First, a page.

Bulgur is all it’s cracked up to be

Nov 6, 2015

Winter is the perfect time to experiment with different cooking ingredients, and this season bulgur is my new star. A staple in Middle Eastern and Mediterranean cuisines, bulgur, also known as ala and Dalia (and also spelled as bulghur, bulgar, boulgar, or burghul), is a wonderful and versatile ingredient for breakfast, lunch or dinner.

Not to be confused with cracked wheat, bulgur also is made from whole-grain hard wheat. Whereas, cracked wheat is uncooked wheat that has been dried first and cracked apart by coarse milling, bulgur is first steamed, then dried, and then crushed and cracked into various grinds. Unlike cracked wheat, bulgur is quick to prepare and can be reconstituted with hot water in a matter of minutes.

Bulgur has a delicious and nutty taste, faintly reminiscent of whole-wheat toast that most people find familiar and comforting. It makes a wonderful base for salads and pilafs, adds crunch to breads and muffins, and it is unusually tasty as a hot cereal with milk and maple syrup.

Since bulgur is only minimally processed, it is a grain that is high in vitamins and nutrients. It has a lower glycemic index than rice, which makes it a perfect food for diabetics, folks with blood sugar challenges, and those following Weight Watchers and other closely monitored nutrition plans.

In addition, bulgur is low in fat, a powerhouse of fiber and a good source of protein, phosphorus, potassium, calcium, iron and B vitamins.

Tabbouleh, the Middle Eastern dish prepared with bulgur, chopped tomatoes, parsley and mint, is the preparation that most of us recognize. However, bulgur is not exclusive to the Middle East. Evidence of this grain in China predates the birth of Christ by about 2,800 years when the Emperor Shen Nung declared bulgur one of the five sacred crops (the others being soybeans, rice, barley and millet).

The grain traveled to Europe in the mid-1400s, as a souvenir of the Ottoman rulers who branched out after their conquest of Turkey. It is believed that Christopher Columbus even planted it in the New World.

Here in the United States, bulgur is usually packaged in three different grades: coarse grind with a rice-like texture is often used for pilafs and stuffings, medium grind is more all-purpose and is good for cold salads and vegetable dishes while fine grind adds easily to bread and dessert recipes.

Bulgur can be found in most major supermarkets. For the best value and maximum freshness, I like to purchase the grain at my local food co-op or health food store. For the best deal, look for Bob’s Red Mill bulgur at Renys.

I like to mix bulgur into meatballs and meat loaf to increase the nutritional density. The texture of bulgur is similar to that of ground meat, which makes it perfect for preparing vegetarian chili. Bulgur also is delicious as a stuffing for baked cabbage leaves.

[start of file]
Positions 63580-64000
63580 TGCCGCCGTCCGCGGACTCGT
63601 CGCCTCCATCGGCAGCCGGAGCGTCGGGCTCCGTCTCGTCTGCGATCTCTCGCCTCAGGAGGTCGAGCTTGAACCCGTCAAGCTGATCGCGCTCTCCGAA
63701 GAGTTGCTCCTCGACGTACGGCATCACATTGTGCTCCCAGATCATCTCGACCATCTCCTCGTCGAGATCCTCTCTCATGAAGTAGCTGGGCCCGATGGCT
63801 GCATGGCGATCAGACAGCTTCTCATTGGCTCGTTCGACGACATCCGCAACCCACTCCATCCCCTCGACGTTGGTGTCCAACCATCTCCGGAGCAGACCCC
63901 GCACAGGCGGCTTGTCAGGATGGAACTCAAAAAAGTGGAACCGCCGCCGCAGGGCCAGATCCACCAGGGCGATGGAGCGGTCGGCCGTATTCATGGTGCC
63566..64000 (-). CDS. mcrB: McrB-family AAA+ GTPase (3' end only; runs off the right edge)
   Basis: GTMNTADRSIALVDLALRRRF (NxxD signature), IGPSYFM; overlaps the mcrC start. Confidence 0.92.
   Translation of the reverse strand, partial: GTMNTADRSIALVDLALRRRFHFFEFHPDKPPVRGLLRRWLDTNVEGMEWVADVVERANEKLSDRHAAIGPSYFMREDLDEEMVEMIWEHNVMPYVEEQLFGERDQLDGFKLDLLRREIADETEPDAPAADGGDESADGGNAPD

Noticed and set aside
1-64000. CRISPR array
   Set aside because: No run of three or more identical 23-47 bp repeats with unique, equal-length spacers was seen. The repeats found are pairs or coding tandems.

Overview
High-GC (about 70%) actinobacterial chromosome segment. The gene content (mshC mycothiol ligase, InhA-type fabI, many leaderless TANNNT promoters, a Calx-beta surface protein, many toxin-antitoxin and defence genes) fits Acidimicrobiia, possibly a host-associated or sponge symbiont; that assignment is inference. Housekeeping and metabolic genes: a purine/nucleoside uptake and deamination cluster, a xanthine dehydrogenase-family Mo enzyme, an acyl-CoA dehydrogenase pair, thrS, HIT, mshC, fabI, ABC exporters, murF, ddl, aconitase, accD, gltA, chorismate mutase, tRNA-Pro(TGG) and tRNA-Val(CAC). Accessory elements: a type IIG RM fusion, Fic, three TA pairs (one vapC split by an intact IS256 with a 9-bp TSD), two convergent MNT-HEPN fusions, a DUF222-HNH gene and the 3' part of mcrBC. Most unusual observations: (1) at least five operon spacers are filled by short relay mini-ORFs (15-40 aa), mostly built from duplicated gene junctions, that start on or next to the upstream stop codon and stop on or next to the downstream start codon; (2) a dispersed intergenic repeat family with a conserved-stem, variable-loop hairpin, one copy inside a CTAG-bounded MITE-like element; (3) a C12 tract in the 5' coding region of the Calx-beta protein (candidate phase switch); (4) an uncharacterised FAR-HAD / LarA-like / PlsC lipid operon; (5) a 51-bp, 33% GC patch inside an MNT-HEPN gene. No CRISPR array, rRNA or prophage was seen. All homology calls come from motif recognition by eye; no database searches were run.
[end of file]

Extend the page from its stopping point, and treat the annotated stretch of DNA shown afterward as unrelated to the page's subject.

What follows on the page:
According to Arab folklore, the forbidden tree in the Garden of Eden was not apple, but a high-rise stalk of wheat. When Eve pruned the branch and wheat kernels fell, what was Adam and Eve’s undoing became the source of survival for them in the outside world.

This winter, I’ll cook with versatile bulgur and pay homage to the ancient wheat berry.

Vegetarian Chili

Cheryl Wixson
You’ll never miss the “meat” in this delicious chili. The recipe adapts easily to the cook’s imagination and pantry. Vary the vegetables and beans and season with abandon!


  • 4 cloves garlic finely chopped
  • 1 cups ½chopped onion
  • 1 bell pepper seeded and chopped
  • 1 cup raw bulgur
  • 2 cups cooked kidney beans 1 19-oz. can
  • 2 cups cooked black beans or chick peas 1 19-oz. can
  • 4 cups chopped tomatoes 1 28-oz. can
  • 1 Tbsp lemon juice
  • 1 tsp cumin or more to taste
  • 1 tsp chili powder or more to taste
  • 1 tsp dried basil
  • ¼ cup red wine
  • Dash of cayenne pepper
  • sea salt and fresh pepper to taste
  • 1 Tbsp olive oil
  • 2 Tbsp vegetable stock for sautéing
  • Salsa for garnish
  • Sour cream or yogurt for garnish


  • In a medium saucepan on top of the stove, heat the tomatoes to a boil and add the raw bulgur. Cover and let stand for 15 minutes.
  • In a heavy pot, sauté the onions and garlic in the olive oil until soft. Add some vegetable stock if needed to prevent from sticking. Add the bell pepper, freshly ground pepper and cook for 5 minutes.
  • Add the tomatoes, bulgur, beans, lemon juice, red wine, cumin, chili powder, cayenne, basil and sea salt to taste. Heat together gently, stirring constantly. This soup scorches easily, so beware!
  • Taste the soup and correct the seasonings. Serve with a dollop of sour cream or yogurt, topped with salsa.
  • Reheat this chili in a casserole in the oven. It will keep for a week in the refrigerator, and also freezes well.

Cheryl's Notes

Nutritional analysis per serving: 243 calories, 12 grams protein, 45 grams carbohydrates, 3 grams fat, 137 mg. sodium, 12 grams fiber.
Serves 8


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